Even if Russia were to invade Ukraine, the US should not go to war
The case against war does not depend on whether Russia invades.
I am on my way out the door at the moment and probably shouldn’t be trying to write this so quickly, but Joe Biden has just announced that a Russia will invade Ukraine soon and I think the left continues to make a serious mistake in its response.
The left is rightly skeptical of the administration’s claims that an invasion is imminent given the US government’s record of flat-out lying to justify war. Even if we did not have new reasons to believe that it’s lying this time around — objections from the government of Ukraine itself, for example, and the administration’s continued refusal to provide any sort of evidence — it makes perfect sense to default to skepticism.
But while I think it’s important to voice our skepticism, there are two reasons that I don’t think this should be our primary argument against war.
The first is that even if Russia did invade Ukraine the United States should still stay out of this conflict. It’s difficult to think of a tolerable outcome in that situation even if we did commit to war, but the more likely outcome is that Ukraine’s allies would make partial gestures of support that would only succeed in prolonging war before our eventual defeat. Our involvement would also inflame our relationship with Russia for the foreseeable future, of course, and while this might succeed in making Hillary Clinton feel good, it would only have terrible consequences for everyone else, particularly ordinary Russian civilians. Finally, our involvement could very well escalate this from a limited conflict in Ukraine to a broader conflict with NATO.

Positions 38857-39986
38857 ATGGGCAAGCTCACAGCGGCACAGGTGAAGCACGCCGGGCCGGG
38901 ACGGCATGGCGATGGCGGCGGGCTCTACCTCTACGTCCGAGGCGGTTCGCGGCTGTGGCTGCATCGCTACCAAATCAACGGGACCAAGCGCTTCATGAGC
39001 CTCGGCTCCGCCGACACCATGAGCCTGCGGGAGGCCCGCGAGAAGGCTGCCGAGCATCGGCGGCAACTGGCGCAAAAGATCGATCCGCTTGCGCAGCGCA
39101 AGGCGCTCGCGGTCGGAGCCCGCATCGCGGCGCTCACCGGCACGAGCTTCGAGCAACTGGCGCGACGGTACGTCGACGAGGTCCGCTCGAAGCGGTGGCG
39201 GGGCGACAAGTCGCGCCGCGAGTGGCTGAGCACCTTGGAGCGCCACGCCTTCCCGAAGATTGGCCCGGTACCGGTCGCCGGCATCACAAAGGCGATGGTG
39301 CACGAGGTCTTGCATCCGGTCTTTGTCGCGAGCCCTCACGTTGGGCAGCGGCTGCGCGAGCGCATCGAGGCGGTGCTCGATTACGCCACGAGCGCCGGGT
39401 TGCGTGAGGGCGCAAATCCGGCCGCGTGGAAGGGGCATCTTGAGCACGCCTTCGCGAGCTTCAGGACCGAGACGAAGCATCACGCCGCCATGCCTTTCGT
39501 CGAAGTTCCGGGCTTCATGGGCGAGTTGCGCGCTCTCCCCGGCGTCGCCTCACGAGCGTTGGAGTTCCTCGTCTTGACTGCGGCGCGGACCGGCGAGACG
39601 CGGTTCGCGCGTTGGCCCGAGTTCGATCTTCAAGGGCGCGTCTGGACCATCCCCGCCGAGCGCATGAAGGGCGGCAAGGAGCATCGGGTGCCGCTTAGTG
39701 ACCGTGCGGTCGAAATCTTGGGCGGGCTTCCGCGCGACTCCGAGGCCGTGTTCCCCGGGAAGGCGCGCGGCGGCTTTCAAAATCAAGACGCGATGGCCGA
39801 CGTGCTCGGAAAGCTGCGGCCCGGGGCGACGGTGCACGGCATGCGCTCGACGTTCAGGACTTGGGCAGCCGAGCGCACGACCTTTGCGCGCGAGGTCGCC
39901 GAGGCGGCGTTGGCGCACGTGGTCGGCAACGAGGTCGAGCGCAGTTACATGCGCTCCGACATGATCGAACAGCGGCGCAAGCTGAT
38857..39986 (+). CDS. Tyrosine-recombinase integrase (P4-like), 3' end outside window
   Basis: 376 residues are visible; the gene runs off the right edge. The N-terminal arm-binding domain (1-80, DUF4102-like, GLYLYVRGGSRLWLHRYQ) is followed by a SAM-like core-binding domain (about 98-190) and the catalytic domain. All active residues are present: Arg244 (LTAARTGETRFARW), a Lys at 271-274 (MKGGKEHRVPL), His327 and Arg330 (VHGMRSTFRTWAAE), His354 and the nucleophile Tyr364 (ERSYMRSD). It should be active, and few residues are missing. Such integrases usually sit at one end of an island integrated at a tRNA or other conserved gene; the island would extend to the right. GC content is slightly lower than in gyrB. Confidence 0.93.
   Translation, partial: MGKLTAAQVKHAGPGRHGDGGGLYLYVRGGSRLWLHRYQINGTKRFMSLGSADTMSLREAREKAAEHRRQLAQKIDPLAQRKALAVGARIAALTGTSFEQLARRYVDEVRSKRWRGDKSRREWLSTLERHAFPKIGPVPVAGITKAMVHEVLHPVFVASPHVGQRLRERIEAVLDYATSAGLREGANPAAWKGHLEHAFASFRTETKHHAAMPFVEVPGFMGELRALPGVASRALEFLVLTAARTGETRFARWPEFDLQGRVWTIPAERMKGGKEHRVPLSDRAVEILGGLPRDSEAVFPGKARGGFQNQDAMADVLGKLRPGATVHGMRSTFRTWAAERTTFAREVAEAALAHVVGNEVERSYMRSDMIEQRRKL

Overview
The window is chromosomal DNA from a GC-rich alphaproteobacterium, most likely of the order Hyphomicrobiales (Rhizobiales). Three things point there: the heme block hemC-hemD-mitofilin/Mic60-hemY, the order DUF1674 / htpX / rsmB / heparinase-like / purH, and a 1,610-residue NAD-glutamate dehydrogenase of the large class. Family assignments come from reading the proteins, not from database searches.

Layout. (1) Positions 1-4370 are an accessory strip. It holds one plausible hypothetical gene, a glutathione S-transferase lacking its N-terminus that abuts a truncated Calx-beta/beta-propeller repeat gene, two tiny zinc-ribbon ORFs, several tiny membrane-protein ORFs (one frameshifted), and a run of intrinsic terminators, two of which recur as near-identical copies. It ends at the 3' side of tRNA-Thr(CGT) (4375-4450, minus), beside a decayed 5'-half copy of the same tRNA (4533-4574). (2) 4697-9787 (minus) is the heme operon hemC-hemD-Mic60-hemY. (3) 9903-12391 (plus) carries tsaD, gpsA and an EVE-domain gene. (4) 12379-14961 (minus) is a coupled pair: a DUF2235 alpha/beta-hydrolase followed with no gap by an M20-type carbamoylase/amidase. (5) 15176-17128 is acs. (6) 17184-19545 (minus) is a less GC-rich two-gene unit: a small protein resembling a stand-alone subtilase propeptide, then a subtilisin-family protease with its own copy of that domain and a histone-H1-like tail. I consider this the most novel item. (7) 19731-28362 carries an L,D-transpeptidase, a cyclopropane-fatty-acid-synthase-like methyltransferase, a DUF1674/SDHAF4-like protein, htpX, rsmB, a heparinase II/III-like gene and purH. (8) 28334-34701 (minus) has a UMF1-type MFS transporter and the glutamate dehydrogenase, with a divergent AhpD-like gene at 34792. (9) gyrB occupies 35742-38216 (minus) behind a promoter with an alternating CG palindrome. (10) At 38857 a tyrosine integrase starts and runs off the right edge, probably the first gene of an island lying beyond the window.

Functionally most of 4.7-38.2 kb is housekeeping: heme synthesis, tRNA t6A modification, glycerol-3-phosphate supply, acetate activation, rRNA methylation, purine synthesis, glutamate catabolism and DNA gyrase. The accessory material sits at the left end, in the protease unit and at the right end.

The second is that even if Russia doesn’t invade Ukraine, the Biden administration may very well decide that it has — and if it does, this will instantly become convention wisdom in the media and among most Americans. It will also, of course, become conventional wisdom that the left got it wrong, that it simply does not understand this situation, and that no one should take its case for peace seriously.
Consider NATO’s recent allegation that Russia conducted a false-flag operation against Ukraine. As far as I can tell there are only two conclusions we can draw from this. If Russia did conduct a false-flag operation, then it is behaving aggressively and we do have reason to be concerned about invasion. But if Russia didn’t conduct a false-flag operation, then we know that NATO is telling the public elaborate lies and trying to justify war with false claims about Russian aggression. Either way it seems likely that in the near future, the left is going to have to defend itself from a widespread belief that we were wrong to doubt that an invasion was imminent.
This is just bad rhetorical positioning. We do, again, have very good reasons to think that the administration is lying to us and cannot be trusted, and we should be open about this. But we also, in my view, should make it very clear that the case against war is the one I have outlined above. That critique will be much more difficult for the war hawks to lie their way out of.